Pink cover of Thick City with a city in the background

Read This! Excerpt from Thick City by Katie Jean Shinkle

The following is excerpted from Thick City, a new collection of interwoven stories by Lambda Literary Fellow Katie Jean Shinkle.

About the Book:

“Thick City is an attempt at reconciliation of need and desire, the cyclical characters adjacent and sutured together create a constellation of a cityscape caught in its own fists. In the space of innovative prose, Thick City focuses on language and how language escapes, begins, reemerges, and lives.

Meanwhile, my ex-girlfriend, R, and I finish our relationship like this: Five bamboo plants I gave her as gifts left outside on the doorstep of my new apartment. When asked why she left the plants, she says “Because fuck you that’s why.” 

A pool party on the top deck of our old apartment building that will burn down soon, though we don’t know this yet. When the pool party begins, the water is too cold so no one is swimming, everyone loafing around longingly gazing at the water. –Someone will drown tonight—I tell R. 

I am ending our relationship with a pool party and a prediction. The worst thing: Two drunk people get locked out of the building, have to sleep in Adirondack chairs.

There is a note on the new door to my new apartment in R’s handwriting: “Who was your New Year’s kiss?” The note is not meant for me but for my new roommate. The handwriting is not

R’s but someone else’s, a forgery, a thin disguise. Who was your New Year’s kiss? –It certainly wasn’t me—I say aloud to the note, which is lineated like poetry, taped with Christmas-themed gift-wrapping tape, all pine trees and golden garlands. 

A few months ago, R and I were driving towards the mountains and the mountains were on fire. At a certain point, under an overpass on a one-way dwindling road, we were stopped by the authorities, large men in huge gasmasks, and were told to turn right around, the fire is spreading quickly, get away from this place, you don’t belong here.

But here was where the scene doubles back. Here was R in the moment before our apartment catches on fire. Here was R taking over the wheel as I passed out behind it on the mountain’s gradually thinning road just before we were asked to turn around. 

R says she is a power bottom, and I am aware by the way she says yes, yes, when I am on top of her, yes, yes. When I say –yes, sir—I mean it. “Don’t call me sir, it drives me nuts, especially when you say it in public,” she says. When we are on the train, we see a mistress & a submissive acting out a power dynamic and I nod to R and say –see—see—do you see what I see—you see—. 

Our world was ending and R said, “I am taking you to the mountains to break up with you. Pets 4 Less is no place to end things.” We were using her new girlfriend’s car, but I did not know this yet, I did not know she had a new girlfriend. –You don’t have to drive me to the mountains to tell me anything—I said. When we drove back from the mountains, the apartment was on fire.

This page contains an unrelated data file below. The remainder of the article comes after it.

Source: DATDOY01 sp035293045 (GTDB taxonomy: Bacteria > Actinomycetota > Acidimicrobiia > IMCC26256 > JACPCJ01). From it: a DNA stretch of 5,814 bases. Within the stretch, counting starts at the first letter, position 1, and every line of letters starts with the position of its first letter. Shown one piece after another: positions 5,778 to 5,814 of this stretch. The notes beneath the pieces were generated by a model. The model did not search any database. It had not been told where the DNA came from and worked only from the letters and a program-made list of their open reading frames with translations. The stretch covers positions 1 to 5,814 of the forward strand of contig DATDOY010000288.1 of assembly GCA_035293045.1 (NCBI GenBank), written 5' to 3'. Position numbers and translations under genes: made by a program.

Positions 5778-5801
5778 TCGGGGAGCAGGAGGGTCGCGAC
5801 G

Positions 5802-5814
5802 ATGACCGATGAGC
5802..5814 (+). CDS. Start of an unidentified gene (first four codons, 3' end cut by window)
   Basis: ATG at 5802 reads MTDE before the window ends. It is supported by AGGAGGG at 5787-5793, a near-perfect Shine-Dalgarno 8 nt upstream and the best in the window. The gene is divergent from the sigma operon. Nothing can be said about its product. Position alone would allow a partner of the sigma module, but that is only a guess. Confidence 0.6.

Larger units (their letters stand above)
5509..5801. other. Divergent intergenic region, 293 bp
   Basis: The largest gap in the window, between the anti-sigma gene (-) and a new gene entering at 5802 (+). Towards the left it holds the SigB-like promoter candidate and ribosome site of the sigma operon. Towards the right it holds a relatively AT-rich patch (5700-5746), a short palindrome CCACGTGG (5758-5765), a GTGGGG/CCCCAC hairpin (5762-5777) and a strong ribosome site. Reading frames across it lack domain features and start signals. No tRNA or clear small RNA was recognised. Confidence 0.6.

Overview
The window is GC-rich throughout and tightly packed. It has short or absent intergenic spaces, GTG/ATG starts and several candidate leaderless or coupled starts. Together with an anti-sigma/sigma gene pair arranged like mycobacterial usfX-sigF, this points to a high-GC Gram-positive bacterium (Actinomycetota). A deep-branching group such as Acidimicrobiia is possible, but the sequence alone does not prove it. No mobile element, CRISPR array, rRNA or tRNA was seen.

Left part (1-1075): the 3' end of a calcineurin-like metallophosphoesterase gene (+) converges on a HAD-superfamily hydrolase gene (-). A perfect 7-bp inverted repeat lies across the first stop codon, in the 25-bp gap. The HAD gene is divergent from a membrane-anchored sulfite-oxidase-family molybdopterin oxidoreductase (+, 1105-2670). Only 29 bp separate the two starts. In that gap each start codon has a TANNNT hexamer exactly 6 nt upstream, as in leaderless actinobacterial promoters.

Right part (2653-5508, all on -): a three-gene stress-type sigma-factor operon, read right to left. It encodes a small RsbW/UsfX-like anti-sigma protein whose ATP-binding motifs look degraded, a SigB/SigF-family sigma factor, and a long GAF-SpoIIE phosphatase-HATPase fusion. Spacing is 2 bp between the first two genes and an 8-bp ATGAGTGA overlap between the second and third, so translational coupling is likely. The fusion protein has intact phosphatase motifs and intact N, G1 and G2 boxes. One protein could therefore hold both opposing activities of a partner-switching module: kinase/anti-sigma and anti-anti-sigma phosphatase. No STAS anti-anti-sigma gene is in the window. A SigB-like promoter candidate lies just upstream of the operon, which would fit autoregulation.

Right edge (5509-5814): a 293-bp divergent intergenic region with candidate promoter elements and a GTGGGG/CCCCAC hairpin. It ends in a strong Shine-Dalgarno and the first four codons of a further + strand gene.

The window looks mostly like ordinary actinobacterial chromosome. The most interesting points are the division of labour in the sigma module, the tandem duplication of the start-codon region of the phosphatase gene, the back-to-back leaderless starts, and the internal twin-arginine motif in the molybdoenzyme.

I am in my new apartment by myself. R wants to come over and I let her and within an hour my fist is in her mouth. I try calling her a dirty little slut. –Talk to me, you little slut, tell me how you like it—and she pauses. “Who said you could call me a slut?” she says. The words echo and the echoes become echoes until echoes are not enough, never enough. I call her a slut and she stops moaning, moving, breathing, all her air is choked as if caught inside of her. –What happened—I’m sorry—are you OK—I’m sorry—is everything OK—I’m sorry—hello—hello—talk to me—I say. An hour later, she is gone again. 

When I first met R, she almost stopped talking to me when she heard the kind of films I like to watch. She is very picky about these types of things  “Have you seen this film? That film?” she asked, and I said –no—and somehow, still to this day, I am ashamed I haven’t been pickier about my film choices. “It was almost a deal breaker,” she said. 

R was leaving me to a soundtrack; a soundtrack differing greatly from the soundtrack of our lives. 

R was leaving me to a soundtrack; a soundtrack differing greatly from the soundtrack of our lives. How music I never thought I would hear was playing itself throughout our apartment, an apartment about to burn to the ground. R was listening to the The Who’s Tommy. “I love Tina Turner in this film,” she said. And then, looking sideways at me, “Oh, you’ve never seen it, I forgot.”

One-by-one the bamboo plants show up outside the door. I don’t know where R is, and I can no longer ask who she is with or what she is doing because it is no longer any of my business. 

We were sitting on the corner of the street, our apartment building on fire, and everything she owned was gone. She wanted me to drink her blood. There was an explosion. Her body was bloody and she offered her arm and said “Lick it.” She smashed her open wound into mine. My knees were scraped and bleeding, too. “Together forever,” she said.

But we will not be together forever. We were on top of the mountain and she said “No, no, no, its all wrong, this is too much, too intense, we have to end.” –I haven’t even given you much intensity—I said to the trees, to the mountains. R was no longer listening. “There is a possessiveness here I cannot wrap my head around, and I can no longer go there with you,” she said. She was the largest tree in the forest. She was a tree split two ways, an opening so large you can drive a car through. We were driving her new girlfriend’s car through the gigantic hole in the tree. We were driving through and I wanted to get out of the new girlfriend’s car and take a picture. I wanted to look up inside the innards together, what guts. I wanted to take a picture of us inside of the gigantic opening in this tree in the middle of my heartbreak. She refused to take a picture with me. 

Thick City 
by Katie Jean Shinkle
Bull City Press, 978-1-949344-39-4, 52pp.
February 2023